Breaking the Cycle: Navigating Trauma, Drinking, and Mental Illness with Priscilla María

Episode 151 February 07, 2024 00:59:00
Breaking the Cycle: Navigating Trauma, Drinking, and Mental Illness with Priscilla María
Alcohol Tipping Point
Breaking the Cycle: Navigating Trauma, Drinking, and Mental Illness with Priscilla María

Feb 07 2024 | 00:59:00

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Hosted By

Deb Masner

Show Notes

Listen to this episode featuring Priscilla María, a Certified Trauma-Informed Life Coach, founder of the Cycle Breakers Club, and a proud survivor of trauma who has been alcohol-free for 12 years. Priscilla opens up about her personal journey through trauma, drinking, and mental illness in this candid conversation.  

Priscilla’s life purpose is to help others heal from trauma, overcome limiting beliefs, and create their ideal lives. As a sober, bisexual Latina woman with diagnosed mental illness, she shows up authentically to exemplify that recovery and healing are very possible. 

(Trigger warning: This episode discusses sexual abuse and other potentially disturbing content.)  

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Episode Transcript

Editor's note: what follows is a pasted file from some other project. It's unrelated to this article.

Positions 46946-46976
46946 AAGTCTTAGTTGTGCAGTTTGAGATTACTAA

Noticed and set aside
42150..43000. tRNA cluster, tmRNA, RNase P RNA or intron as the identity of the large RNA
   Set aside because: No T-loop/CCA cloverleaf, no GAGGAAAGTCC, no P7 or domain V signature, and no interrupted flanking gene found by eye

[00:00:00] Speaker A: Welcome to the Alcohol Tipping Point podcast. I'm your host, Deb Maisner. I'm a registered nurse, health coach, and alcohol free badass. I have found that there's more than one way to address drinking. If you've ever asked yourself if drinking is taking more than it's giving, or if you've found that you're drinking more than usual, you may have reached your own alcohol tipping point. The alcohol tipping point is a podcast for you to find tips, tool, and thoughts to change your drinking. Whether you're ready to quit forever or a week, this is the place for you. You are not stuck and you can change. Let's get started. Welcome back to the Alcohol Tipping Point podcast. Today I have Priscilla Maria. She is a certified trauma Informed life coach. She is founder of the Cycle Breakers Club, a trauma survivor herself, and she empowers others to break harmful habits and cycles of trauma. She is also proudly twelve years alcohol free and I am honored to have her on the show to talk about trauma and alcoholiday use disorder and the connections and just learn more about your story too. Priscilla. So welcome to the show. [00:01:12] Speaker B: Thank you for having me. I'm really excited to have this conversation with you. [00:01:16] Speaker A: I'm excited to meet you. Just tell me a little bit about yourself, like where you're from, what you do. [00:01:22] Speaker B: Yeah, for sure. So my answer to where I'm from is a bit complicated. I still, at 32, don't know how to answer that because I moved around so much. So I was born in Michigan, but I didn't live there past, I think one if that. So my family went back to Los Angeles and we moved around a bunch within California. Eventually moved to Pennsylvania, Connecticut, Pennsylvania again Maryland, Pennsylvania again, California and then Michigan. And now I'm in Florida. So a lot of moving around throughout my life. So I guess I'm just American in every sense. My dad is Central American, my mother is South American, and I'm born and raised in North America. I am apart from a trauma informed life coach. I'm also a speaker. So actually in JanuaRy I have my next scheduled speaking engagement at a college outside of Joshua park in California where I will be speaking about trauma informed care. So I'm really stepping into that space, public speaking and working with college students. [00:02:36] Speaker A: Oh, that's wonderful. And such a need just to help people when they're young and that's great. So you're from all over? I'm just like born and raised in Idaho, so I always feel kind of like boring. Just a mountain girl. All right, well, can you share a bit about what your experience was with drinking or addiction and what got you to where you're at now. [00:03:07] Speaker B: Absolutely. So I would say drinking and alcohol were already a part of my narrative before I was even conceived into thought, let alone born, because of the legacy of alcoholism in my family. So I think primarily of my grandfathers, but I know there's more before them that had alcoholiday use disorder. Their behaviors really negatively affected my parents. My mother, she actually lived in a house that doubled as a neighborhood bar in Ecuador. Yes. And so she was around a lot of drunk men, particularly, and saw a lot of things and experienced a lot of things. Neither one of my parents actually became drinkers because of their fathers and things that they saw. And so it kind of skipped a generation to my brother, myself, and some other family members in my generation. And I would say what really was the gateway drug for me was traumatic experiences from actually one of the grandfathers I just mentioned. That was something that happened when I was eight and ten that I recall. So trigger warning, child sexual abuse. That really was very confusing, earth shattering. How do I even make sense of this, of this person that was a second father figure for me? That trauma coupled with other traumas that I experienced before college, such as domestic violence and just unresolved feelings that I never expressed. And so by the time I went to college, I actually told myself, I'm not going to drink because my brother, at that point, had entered his first rehab. So as I was entering college, he was entering rehab, like, the same time. And I remember going to that rehab and sitting down and the instructor explaining to us, family members, what that looks like, what is alcoholism and things like that. And I remember saying, like, well, I'm not going to drink. I really did go in with the intention of not drinking to college, but even before college, I had already binge drink. But it was always with family members, like a wedding, family dinner with other relatives. I think I gave the rationale to myself that it didn't count as drinking because I never drank with friends in high school, even though they were drinking, things like that. It's like I kind of made an exception, like, oh, but it's with family. But regardless, I recall blacking out. I recall just straight up binge drinking and just being, I don't want to say a natural at it, but it was like I felt comfortable doing it. And I was not someone that you would think would be, like, a novice. It was like I was just drinking and drinking and drinking. Those experiences were, prior to college, so once I was in college, that intention did not last too long. I want to say it lasted maybe. [00:06:33] Speaker A: A month or less. [00:06:35] Speaker B: And once I decided to just go ahead and drink, I was definitely a binge drinker. I've always been a binge drinker. And one thing I would do is I would never count or keep track of drinks. And I think I did that intentionally as a teenager, as a college student, because I was trying to find loopholes. I think, like, oh, well, kind of like in high school, well, I'm doing with family, so it's okay. And okay, well, I'm drinking in college, but I'm not going to drink alone, because I remember in the rehab, those are bad, but alcohol, at least it's somewhat legal, even though I was underage. So things like that, I would try to rationale within myself, but nonetheless, I was a bin drinker. And so I don't understand the concept of wine tasting or just grabbing, like, a little cocktail with the girls or something like that. That's never been me. I want vodka, or I want to feel the effects that took place throughout my freshman year of college. I didn't think I had a problem, because in college, of all places, binge drinking is very normalized and part of, I guess, this rite of passage, at least that's how I perceived it. And I also learned that I definitely associated with people that were into drinking. And it wasn't until I stopped drinking that I was like, oh, there's, like, a lot of groups that don't drink. A lot of people don't drink. But I kind of cultivated this environment where I surrounded myself with drinkers. And so some consequences of the drinking, I would say just putting myself in unsafe neighborhoods, conflict with others. I received a verbal warning that year because of my behavior that could have escalated. So that verbal warning, it's like, I could have been expelled had maybe that Ari heard some of my comments or my intentions and things like that, and then other things like falling downstairs and dropping my phone off a second level or whatever from the top of a staircase or whatever, just things like that. But what definitely stood out to me was how much energy I devoted to partying and drinking. And it wasn't coming from a place of, oh, this is so exciting. It was more of, I want to get drunk. I want to escape. I want to be able to step out of my role and identity as a high achieving student. I wanted to escape from feelings tied to unresolved trauma and stress. And so that definitely is not a recipe for success or wellness. So, actually, after my first year of college, I went to a wilderness program. I'm not sure if you're familiar with those or if your audience is, but they're very different. I had never even heard of a wilderness program until my brother went. And he went maybe like a month before me because he had been kicked out of. So he's also in recovery, and so he was kicked out of, I want to say, seven rehabs. I mean, it was truly a very difficult journey, and that was part of my stress and part of my pain, not being able to understand what's going on with my brother, not understanding and other memories that I haven't really shared publicly, just things I saw and things like that. And so it's really scary, especially for a young, barely adult woman. Once I went to that wilderness program that I agreed to go, that was very challenging for many different reasons. It's very intense. You hike every day. You make your food, which is dehydrated beans, dehydrated rice, using latrines. Just a bunch of things that I've never been exposed to. But by far the most challenging part was the emotional work. And so while I was there, they did. I mean, you don't really have any say. So it's not like maybe other rehabs where you can leave voluntarily or you can kind of have some autonomy in this situation. You're literally in the Utah desert. You don't know where you're at. They regulate everything. Your conversations, what you do, what you can say, everything. And so one of the things that they did make me say was my molestation, like, to disclose it to my parents and my brother. And, I mean, there was just so much that I learned more about my brother, more about my family secrets and traumas that ultimately I left that program more angry than I came in and more, like, in pain. While in that program, they did recommend for my aftercare to go to an intensive outpatient program back in Maryland. And I did not complete that program. I don't even remember how long it was supposed to be for, but I know I did about two weeks, and then I was like, all right, I'm going to go back to school. Because I didn't want to miss a semester or a year of school. I just was not ready at 19 to really do the work. And so part of that program was they put you on an abuse, which is a pill that if you consume alcoholiday, you become seriously ill, and they do your analysis and you do group meetings and things like that. Ultimately, I did leave. And I remember the program director was not happy about that. And I remember him also saying, in my opinion, you're an alcoholic after doing an intake interview. And that was a lot to swallow. But I went back to Hopkins. Oh, I went to school in Baltimore. And I remember starting that first semester of sophomore year with an abuse still in my system and trying to calculate, like, okay, is it gone by now so that I can drink? So literally, that really didn't have any effect, that second program. And I went back to drinking, and I did dabble. Like, okay, well, maybe I can just go to a support group on campus. Because, of course, my parents definitely expressed their concern, and they wanted me to not go to school. And once I convinced them, no, I need to go back to school, they're like, okay, well, you need to sign a contract. We're trying to help you. Don't drink. Don't do this, don't do that. Because I'm very open with my parents. So when I was there and they visited, I was very open about more details of what my partying looked like. And so with all that information, they're like, we need you to have some type of plan so you don't go off the rail. And I don't even remember if I signed that contract. I don't think I did. So I definitely went back into sophomore year. Like, I'll give it an attempt, but I'm not there. I'm not able to commit to sobriety. And I remember my mom being like, if you can't say or really imagine life without drinking, then you have a problem. And I remember that anxiety at 19. Like, how can I not drink? How can I not drink in my life? I'm 19. I can't even legally drink. And you're telling me that I can't drink or I shouldn't drink? She was right. I just was not ready. I didn't have the emotional maturity, the mental maturity to make that decision. What my attempt looked like was, okay, I'll just go to some substance abuse support programs, support groups on campus. And I probably went to, like, two or three of those. And I remember I stopped going because I hadn't stopped drinking. And one of the participants was like, I don't really feel comfortable with people being here that are still drinking. And was like, oh, okay. And now I'm having that reaction as I was there, kind of like, oh, okay, whatever. But in retrospect, it's like, I can understand why he felt that way, and that's pretty much why I stopped going because I realized he's right. I'm drinking and going to these meetings because I'm trying to act like I'm trying to stop, but I'm clearly not. And I think maybe I went, like, a month without drinking at one point. So I would try, but as when people have alcohol use disorder, those attempts, you can have all the good faith to try. But eventually, I found myself drinking. I would try to cut back, and like I mentioned, I never kept track, I think, to make myself feel better. So I don't have data around literally how many drinks. I just know that when I drank, the objective was to be intoxicated. And so that just, I would say, worsened because you build tolerance around alcohol and kind of like the bar for self destructive behavior kept, I think, lowering. So it might look like more high risk behaviors, more partying, more pushing, I think, the limit. And so that continued until my junior year of college. And by that point, I was blacking out more. And I absolutely hated blacking out. That was definitely a big reason that I stopped drinking. I don't really know how to explain it, but I feel like I was given a tolerance, maybe because of my genetics. I'm not sure what the science is, but blacking out wasn't something that really happened to me or getting hangovers. I can only remember maybe twice at most in all those years that I got a hangover. And it's not because I wasn't drinking a lot. I don't know. I just didn't really get them. And so once I started to blackout, I was like, oh, no, I hate this. I hate waking up and being like, how did I get in my bed? Or someone being like, oh, my gosh, you did this. Or you said that. And I'm like, I did. I have zero recollection. I don't. That in itself was triggering, because I just had this need to always feel like I was in control because of some traumas I experienced. And so in those moments, you feel so out of control because you can't even control your memory, let alone, really, your decisions or whatever took place. And so after a particularly scary night where I found myself in a very vulnerable situation that could have very much ended in SA, and then I blacked out. Fortunately, once I left that party, that was enough of a scare that I was like, whoa, I need to take a break. Because that wasn't the first close call of someone trying to violate me. Unfortunately, that happens a lot. Guys or some guys or some sexual predators will see that, oh, this woman or this person looks like they're not in the right state of mind. She might not notice if I try to lure her back to my bedroom or if I try to do this. And thankfully, either because a friend intervened or I was barely able to understand, it didn't happen. But then with this situation, I was all alone and I was in a very vulnerable situation. And I just remember being like, whoa. Never again. I know in my heart that there will be no other close calls. The next time, it's going to be something really bad. And that scared me. And so I told myself, and that was after a Halloween party. I told myself, I'm going to take an extended break. I'm not committing to full sobriety forever. I just need a long break. And so that was November 2. And then my brother, unfortunately, he did not get better or recover from his addiction. So by the time January 2012 rolled around, I received a phone call that he was found unresponsive and was being rushed to the. You know, we think he's in a coma. We don't really know what's going on, but I'm just letting you know because you need to get to DC or PG county as soon as possible. And that was very earth shattering. And then getting to the hospital, seeing my brother on life support dying and having to say goodbye to him, and I have no way to really describe how things played out because it's so twisted to see the person you love the most on their deathbed. And the doctor is telling you, like, he's going to die. I believe his blood was septic. I know for sure one of his lungs collapsed, his organs were shutting down. So he was quite literally dying. And it was just a matter of time for him to die. But he didn't. And I don't know how to explain that other than a miracle. And it was recognized by our priests. Like, this is a miracle. The doctors are like, this MRI does not match what we're seeing. I remember the first doctor that looked over his case said it was the worst MRI he's seen in his whole career, and that we are prolonging our agony by keeping him on life support. It was very encouraged that we pulled the plug, but we, especially my father, my mother, especially my father, just. I went to bat for him and we're like, you know what? No, we need a second opinion. We're going to take him to Johns Hopkins, which was and is a very top hospital. It was a fight. It was a fight for everything. To have him transferred, to have him seen by certain people and God intervened and allowed him to. I mean, it's just like, so many things connected that shouldn't have connected. Like, oh, there's suddenly a bet open, like, oh, I guess we can accept and things like that. We're like, I'm not going to question it. I'm just going to be eternally grateful. And so, long story short, he did wake up from his coma six months later, and it's still a journey that's unraveling. Now I'm at a much better place, but for a long time, that was just so numbing and beyond words of pain, of confusion, of overwhelm. But one thing that did come out of that for both my brother and I is neither one of us went back to drinking. My brother, he works now. He doesn't have to be with one of us 24/7 initially. So there's ample opportunity to consume alcohol. But he has chosen not to, and I have chosen not to. Back in the days being underage, it was a little more challenging, but now it's like, I'm 32, I can easily obtain any drug, and I don't want it. And that's a really good feeling to have that choice for myself. So I never drank after November 2, 2011. But what I do want to highlight is a cross addiction that did take place. And for those that are on this journey, whatever their journey looks like, I would say just be cognizant of how sometimes, whatever the symptom is, if you don't work through the underlying cause. So in my case, unresolved trauma, it might manifest in a different kind of symptom because it's the same source, but now it's just taking a different form. So for me, it went from binge drinking to eating disorders. And I never experienced, like, a full on eating disorder. I had some instances of disordered eating, but I was very not knowledgeable around eating disorders until I had one. And even when I had one, it was really hard to accept. And so for those that have experienced eating disorders, I went to a third rehab, and I remember one of them calling it, like, the good girls addiction, because it is very much an addiction. And in my personal experience, my eating disorder recovery has been at least three times longer and just super challenging. More challenging than the alcohol. For, like, at different points, it looked differently. So prior to the third rehab, I went to the runfruit center in Pennsylvania. It was bulimia and anorexia. So a lot of compulsive exercise, very restrictive dieting. I mean, yeah, it's really twisted. And it was really hard to get through that. And kind of like with the alcohol, I found ways to make myself justify it. So it's like, oh, well, I'm not trigger warning, like vomiting after I eat, so I don't have an eating disorder because I'm not doing that. But I am exercising for 3 hours straight because I ate a lot of peanut butter. So that's another way of purging. It's not just vomiting, it can be exercise, it can be laxatives. And so after the treatment, it eventually turned into binge eating disorder, which feels a lot, even more like binge drinking because I just literally replaced vodka with high caloric, nutritionally deficient foods. I'll put it that way. So junk food, it was a lot. It was like going from one extreme to another extreme. I remember feeling like, okay, I'm not going to keep going to these rehabs, I'm not going to keep having these different symptoms and also collecting different diagnoses. Like I found out, OCD, borderline, I had no idea that I am borderline. And I feel like that label really encompasses everything. So the binge drinking, the eating disorders, the mental illness, the paranoia, things like that. And so what really helped me to be so much more solid in my recoveries was getting the appropriate mental health treatment and medication in my case. So I'm on medication currently. It works really well for me. I did different therapeutic modalities, such as dialectical behavioral therapy. So that's like the recommended therapy for people diagnosed with BPD. I also did prolonged exposure therapy to confront some of my most painful traumatic experiences, talk therapy, and then of course, the rehabs that I mentioned. But really, once I got the treatment for borderline personality disorder, that's what really helped me because I was like, oh, I finally know what's been going on for so many years and I'm finally getting that directly addressed. And that has really helped as well as community. So sharing more about my experiences to my family, breaking the silence, owning it. At this point, I'm the most open I've ever been publicly. So as I mentioned previously, I'm a public speaker. Getting on stage and talking about my mental health recovery is really empowering and healing for me. At this point, I'm twelve years alcohol free and I have zero desire to drink. The only thing that comes up is, and I think my last dream was maybe a day or two before or after my twelveth anniversary, is I'll have these drinking dreams where I wake up and I hate those. And that's really reaffirming for me because it's like, even on a subconscious level, I'm not enjoying it. I'm not like, oh, wow. I always wake up with regret and like, oh, why did I do that? I'm so disappointed. And then I'm like, oh, it was a dream, and I feel so relieved. And so aside from my subconscious, I'm definitely not consuming alcohol, and I don't want to. [00:29:18] Speaker A: Wow, thank you so much for sharing. I think that just speaking out loud really is a way to let go of any shame or stigma associated with mental disorders that people have. And you so bravely shared what you went through, the different programs you went through, struggling with, eating disorders and drinking and your family history and sexual assault, just like, wow, you really are living out loud, and it's just going to help people that you are so vulnerable. That shows strength right there. So thank you for being so open and honest. I wanted to ask you more about borderline personality disorder because you said that was the one finding out that you had that. That was kind of like a click for you. And so for people who don't know, can you just describe what that is? [00:30:28] Speaker B: Sure. So it is a cluster B personality disorder, and I believe other disorders in that group include narcissistic personality disorder, historic personality disorder. I want to say antisocial. That might be an outdated term, but, yeah. So a lot of highly stigmatized personality disorders, it's something that is definitely, I would say, one of the most stigmatized, just in my experience. So often when you see it depicted in media, the stereotype is you're just up and down, but up and down on a very small scale. It's like throughout the day, you are up and down. Some people confuse it with bipolar disorder, which, and again, I'm not a psychologist, but it's more episodic bipolar. So I believe the episodes last much longer. But with Borderline, it can be, like, within a few hours that you're having these highs and lows. And I've heard different things. Like, I remember I was actually misdiagnosed as bipolar or having bipolar disorder when around the same time because I went for, like, a second opinion. And I remember that psychiatrist, which, after seeing her, I saw her refuse. And I'm like, yeah, I don't know if I really trust this person. But anyways, she told me, like, she doesn't believe in personality disorders and that borderline is really bipolar disorder. And so she diagnosed me with bipolar and prescribed me, like, mood stabilizers, and I had a really bad reaction to them. So I'm not bipolar, and those medicines did not work for me at all. And so I've heard different schools of thought. So apparently there are some people that really don't buy into them. I've also heard people say, well, it's not really borderline. It's just complex trauma. That's what it is. It's just trauma. I've heard it described as like a broken heart syndrome. Like, you just really experience something painful and you haven't been able to really regulate your feelings around it. But to my knowledge, it's still in the DSM, and there are nine symptoms that they identify. And so some of those include, just off the top of my head, an unstable self image, bursts of anger, propensity for suicide ideation or suicide attempts, unstable relationships. Yeah, you're basically just very emotionally unstable in one way or another. And it is common for someone with borderline to have eating disorders or addictions or substance abuse. And it pretty much made sense of a lot of behaviors. And when it comes to borderline, I remember, I think it was in DBT, someone was saying, basically, it is a result of experiencing a trauma and being in an emotionally invalidating environment. So you experienced something painful, and either you were gaslit or not believed or pushed aside, and so you didn't learn how to cope with it. You didn't learn how to regulate your nervous system, how to express your needs or have your needs met. And that looks like, oh, well, I guess I need to take it to the extreme to be heard, or I don't know how to cope with things. And so with me, that's where all those different maladaptive coping mechanisms came into play. And BPD, I know, is stereotyped as someone that's maybe belligerent or volatile, but it's a spectrum, just like any disorder. I was definitely a quiet person throughout school. Most people will still probably describe me as that, but for me, it was largely internal. So suicide ideation, self harm, things like that, it was very personal and private. But once I went to college and in college mostly, that's when it would be more external. Like, you could probably observe some of these symptoms with the aggression, the bursts of anger, the impulsivity. And that persisted into law school, but it looked differently because I was a little bit in a different space where I did have some medication. It wasn't the right one, but it was something. And I also had so much fear of messing up. I was just like. I still had my impulsive behaviors for sure, but I kind of like, in college, I just kind of hid them. And it's like I had different personas depending who I was around, and that's known as splitting. Now I feel more like I am myself. I'm authentic at all times. And I found that some things that I thought I was into, maybe I wasn't. Maybe I'm not really into that. Maybe it was just giving me that escape that I so desperately wanted. But now that I don't want to escape, I don't need to go to such extremes. [00:36:32] Speaker A: Yeah, interesting. It just helped to know, like, okay, I have an explanation for how I act or what's going on in my life, and now I have appropriate treatment, and that has made a huge difference. And so you went on to law school. You were a lawyer. Are you working as a lawyer still? [00:36:55] Speaker B: No. I earned my jurist doctor. And as I was studying for the bar, I was like, why am I doing this? And that wasn't, like, a random thought. That had been my thought throughout law school, even before law school. So I went to competitive schools. And part of my story is that education was very encouraged my whole life, and I didn't relate to kids that, oh, I'm going to be the class clown or I'm going to goof off. I saw it as a job. So elementary school, middle school, high school. I went to four different high schools in three different states, and I still performed well. And it was really hard, but I just had this drive in me that I've connected the dots, that it was coming from a place of not like, wow, I really love learning, which I do, but this sense of survival that I received from mostly my father because of his very traumatic background. And so education for him was how he got out of poverty and was able to give us a better quality of life. So, from small age, it's like, we got to do well in school. And I've always been a high achieving student, and my father is an attorney, so I was like, okay, maybe I'll go to law school like my dad. And no one pressured me. I know some family members create their own narratives, but no one pressured me to do anything to go to law school. As I was applying, I was like, maybe I'll go to school for public relations. Maybe I'll go to school for something else. Social work. And so, clearly, I didn't know what I wanted to do, and I didn't. I was, what, 21? No, 20. I don't know, applying and looking at law schools, and I would say my maturity was definitely arrested by drinking and by trauma. So I really didn't know who I was, but I thought, okay, that's a safe bet. That makes sense. And I was blessed to receive an almost full ride scholarship to the law school I went to. So I was like, hey, why not? It was kind of like a form of escape for me, literally, like going to law school, because I got to go back to California. I knew that I was going to study, which, like I said, I like to learn. I like to be in that environment. And so I think that's what really drew me in, was going far away to California, which is where I consider myself from, if I had to choose. As I mentioned earlier, it's complicated. So I actually went to law school. I think I was enrolled maybe six months or less after I completed my rehab for an eating disorder. So that's definitely not wise. But again, I always was a people pleaser and wanted an escape and things like that. So that shows what type of headspace I was in. Barely making it through with my eating disorder, just went to another rehab. My brother is not where he's at now. He was very much. A lot of stress around what's going to happen to him, things like that. And so once I'm in law school, I perform, as always. That's part of my mask, was performing academically, and I completed it. And even when people would ask me, like, so what are you going to practice or what are you going to do? I literally would say, I think I'm going to do HR. I didn't know what the hell I wanted to be or do. And I felt, like, so inauthentic because I was being, and I'm grateful for my education because I learned so much, it strengthened my writing skills, my speaking skills, my analytical skills. I took a lot of courses that I did, like, et cetera, et cetera. So it was far from a waste of time at all. But I did not choose to pursue and take the bar or to pursue a legal career. And I'm so glad that I didn't. I think that was my awakening. That's when it started, because I always knew I was going to get a graduate degree because I wanted that. And so once I got it, I was like, oh, like, I'm done. I did it. You know, I've been working on this for my whole life. It feels like to make it to grad school and get that higher level degree, and now it's like, now what? I don't want to be an attorney. I've gotten my taste through legal internships and whatnot. I'm like, I don't want to read all this. I don't want to apply all this. I don't want to write all this. It's not what I thought it would be. I had kind of this romanticized idea that I would be, like, the people's champion and all these things, which a lot of attorneys are, but it wasn't a match for me, and that's okay. And so it definitely was a journey to discover who I am. Like Priscilla, me, not what other people want me to be or what I think I should be. Not hiding from my traumas anymore, not hiding behind masks, just being me. And fast forward to now that looks like a public speaker and a life coach and a writer. Don't write as much, but definitely have some things that I'm cooking up. This has always been me. Even as a little girl, I've had the same value system. It's so funny because I saw something I wrote when I was, like, in fifth grade. I'm like, oh, my gosh, I'm like, the same person, the same value. Social justice, helping people, doing what's right. And it's just a matter of kind of fine tuning it. And now I know that I'm where I'm supposed to be, especially with the speaking part. I love speaking. And it's so ironic because of how much I was bullied and made fun of for being so quiet and things like that. But I know why I was so quiet. It was the trauma. It was the pain. I lost my voice a long time ago, and so it's really healing for me and little Priscilla and teenage Priscilla to be able to not only share my voice, but be paid for it and be invited to share. [00:43:38] Speaker A: Yeah. Wow. That's amazing. Well, so now you are founder of the Cycle Breakers Club, and you're really passionate about helping people break the cycle of trauma. Can you just share a definition of trauma? What is trauma? [00:43:57] Speaker B: Yeah. So the definition I like is it's anything that overwhelms your ability to cope. And so I know there's more scientific definitions, but to me, I just like that it's super accessible and it makes sense because that leaves it open to if getting in a car accident was overwhelming for you and you were not able to cope with it, it affected your relationships, your ability to work, your quality of sleep. That was traumatic for you. For some people that have been in car accidents, they can walk away from it, and it's whatever. And some people, I just want anyone listening to know that your trauma is valid no matter if someone else had it, quote unquote worse, or someone went through something similar and they're quote unquote. Okay, it's your experience. Everyone has unique thresholds of what they can handle. So whatever overwhelmed you, then, that's your trauma, your traumatic experience, or however you want to phrase it. Yeah, I think that's my go to definition. [00:45:02] Speaker A: And I'Ve heard people talk about, like, big T trauma and little T trauma. What would you say to that? [00:45:10] Speaker B: I think it's okay. I think however people want to describe their experiences, whatever resonates with them. So my understanding to that is Big T is maybe like sexual assault or little T is maybe like being bullied, not severely bullied, but maybe just made fun of. I kind of feel like maybe people say that so that other people can digest it. Because I know, in my experience, I've had, for example, a family member tell me, like, you've never been through anything. You've always had it easy. And this family member was aware of my molestation, of my brother's injury, of me going to rehab, of my eating disorder, and still said that. And I think in his mind, it's, oh, but you lived in the suburbs, and you had to two parent household. You didn't grow up like me and your dad. Single parent refugees, poverty, having to flee for their lives. So in his eyes, it was by choice. Nobody can tell me worse things than family has told me. Unfortunately, over the years, I just, again, want people to know. You can call it Little T, big T, but if it feels like a big T to you and a little t to someone else, then it's a big T. It's really how you feel and how it affected you. It's not something that anyone else has a right to judge or quantify, because it didn't happen to them. It happened to you. You were there. So, you know. [00:46:52] Speaker A: Yeah. Thank you for that. Because I think people do get caught up in comparison. Either thinking like, your trauma or what happened to you didn't qualify as trauma because they're looking at the world and what's going on in the world, or they're maybe with your family that has been through so much and judging other people based on their experience. And like you said, it's your perception and just validating. It's what happened to you and how you feel about it. And it doesn't matter where it came from or how it came or any of that. [00:47:37] Speaker B: One of the superheroes that superpowers that I acquired was self validation. So I didn't know that that was something I could do. I always leaned on other people to validate my feelings or my experiences, and that's part of borderline. Like I mentioned when you were not validated growing up, you don't know how to validate yourself. I would kind of lean on therapists. Like, was this traumatic? Is this enough for me to make sense of what I'm experiencing or feeling or leading on family members or anyone? And it's like, wait, no, I was there. It happened to me. No one can tell me what I felt or I experienced or what I thought or what I believed. Only I can. And so that has been really helpful to validate my own experiences. And my hope is that others listening to this can also know how that feels like, to be like, no, this is my experience, my identity, my belief systems, and they're valid. [00:48:47] Speaker A: And I think that goes for drinking, too, where we're constantly comparing our drinking to others and, like, am I an alcoholic? Well, really, it's. How is alcohol affecting you? And so interesting. Okay, so then what is generational trauma? [00:49:06] Speaker B: Yeah, so that is essentially the stress related behaviors and symptoms that are passed down. So, for example, I'll use my dad. I did not grow up in Nicaragua. I've never experienced war. I grew up in the suburbs. And so, no, I did not experience his direct traumas. But it was still shared in the sense that I inherited and saw his model of how he viewed the world, which is coming from a place of scarcity, of distrust of other people, of intense drive and ambition, of worst case scenarios. Always got to be ten steps ahead. And so that is generational trauma, where people that haven't even experienced the original incident or circumstances still feel those high levels of cortisol and fast heart rate or views of the world that they didn't even create themselves. And that's just one example. In my lineage, there is definitely a pathology of sexual abuse, of alcohol abuse, domestic violence, and things like that. And so it takes just one person to break the mold and to break the silence and say, this runs out with me. And so, for me, that's been my driving force, because I'd love to be a mother one day, and I'm going to do everything I can. Of course, there's things outside of my control so that they don't experience some of my traumas or my parents traumas, my grandparents traumas. I don't want that to keep being recycled. And what really helped these generational traumas continue to circulate is secrecy. Secrecy minimization, things like that. And that's why I'm so vocal, because I was in silence for so long. And also, people have tried to silence me or things like that, and it's like, no, not anymore. [00:51:27] Speaker A: Yeah, you're definitely breaking the silence. You talk about breaking the cycle. What are some ways to break the cycle besides talking on a podcast? Which is, how do we go about that? [00:51:45] Speaker B: So you can start with yourself, being curious about yourself, looking at your relationships, taking an inventory. Your relationships say a lot, I would say, about you. And so if I look, for example, at my last romantic relationship, it makes sense. I wish I didn't have that for myself, but I can see why I not attracted this person, but accepted this person and their behaviors and why my behaviors look like they did in reaction to what was done to me and things like that. I would say, start with yourself and see what are my values? What are my habits. Even with the drinking, for example, you don't have to start by saying, some people say alcoholic. Some people say, do I have alcohol use disorder? Just look at it. How often do you drink? What are the consequences of your drinking and are you still drinking? What extent do you go to obtain alcohol? How much do you spend on alcohol? Things like that. And come from a place of compassion and curiosity instead of judgment and criticism and comparison. Because that route does not really help us as much as we might think it does. It usually anchors us in shame. But if we come from a place of curiosity and compassion, then we're just being investigative reporters. We're just learning about ourselves, and we will know what to do with that information. But first, let's just acquire it. [00:53:35] Speaker A: Yeah, I think just that awareness and being radically honest in a kind and compassionate way. And like you said, the curiosity way is so helpful. And so what do you do, like, in your work as a cycle breaker coach or with the club that you have, the Cycle Breakers Club? Tell us about that. [00:53:57] Speaker B: Yes, the Cycle Breakers Club is my private practice for life coaching. So I see individual clients, and I pretty much am the advocate and support system that I wish I had when I was out in Utah, in the desert, when I was in college, when I was in law school, someone that could be a companion through this, because unfortunately, some of my therapists were not appropriate, and in some cases, some of their comments or their approaches were more harmful than helpful. But because there is no checks and balances in that private room, it was a similar dynamic to a professor, student, or elders in the family. And being Latina, I grew up, you're supposed to respect your elders without question. And so now, because of the self validation muscle that I built, it's like, no, I didn't deserve some of those comments. No one needed to tell me how I should feel or what I was thinking or things like that. I enjoy holding space for people because a lot of them do see a therapist or have seen a therapist where they can check in with themselves and they can have that support for setting goals, reaching goals, and checking in on how they're feeling, how they're doing. So there is someone else that's involved instead of maybe just them or just them and a therapist or them and their family. It's nice to have a third neutral party that I'm not diagnosing you, I'm not telling you what's wrong with you or anything. I'm just here holding space with you for you to explore. And we can have a collaborative thought process, and I really enjoy it. So people come with all types of different goals. Some of them are, I want to be alcohol free, or I want to minimize my drinking, or, I'm in an unhealthy relationship and I want to leave this person, but it's really hard, and I know how that feels. And so because of my diverse lived experiences, I can empathize with a lot of different types of people. And it's really fulfilling to just sit with someone. I see people from different cultural backgrounds, careers, and sometimes people will just reach out to me and tell me something that they've never told anyone. And I'm thankful that they feel safe because I know how important and freeing it can be to just release something that has happened to you and to not have to hold on to it. And honestly, a lot of people just want to be heard. A lot of people just want to be heard and validated and understood and not judged. [00:57:06] Speaker A: That sounds beautiful and so needed. Well, how can someone find you then? [00:57:12] Speaker B: So you can find me on cycle breaker, coach on Instagram. I'm on Instagram the most. I also have LinkedIn, so LinkedIn.com slash. I think it's like Coach. Or you can search my name, Priscilla Maria cyclebreaker coach. I should come up and then my website is priscillamaria.com and I am taking clients. So if you need some one on one support, feel free to reach out to me. And I'm excited to meet some of your audience. [00:57:47] Speaker A: Well, thank you. I really appreciate you coming on and just being so honest and sharing your story. And I think the more we can share, the more we can help other people and thank you so much. [00:58:01] Speaker B: Absolutely. Thank you for providing a safe space for me to share my story and for your platform because I know it's helping a lot of people. These are topics that need to be discussed, so thank you for the work that you're doing. [00:58:15] Speaker A: Thank you so much for listening to this episode of the Alcohol Tipping Point podcast. Please share and review the show so you can help other people too. I want you to know I'm always here for you, so please reach out and talk to me on Instagram at alcoholiday Tipping Point and check out my website, alcoholiday tipping point free resources and help. No matter where you are on your drinking journey, I want to encourage you to just keep practicing. Keep going. I promise you are not alone and you are worth it. Every day you practice not drinking is a day you can learn from. I hope you can use these tips we talked about for the rest of your week and until then, talk to you next time.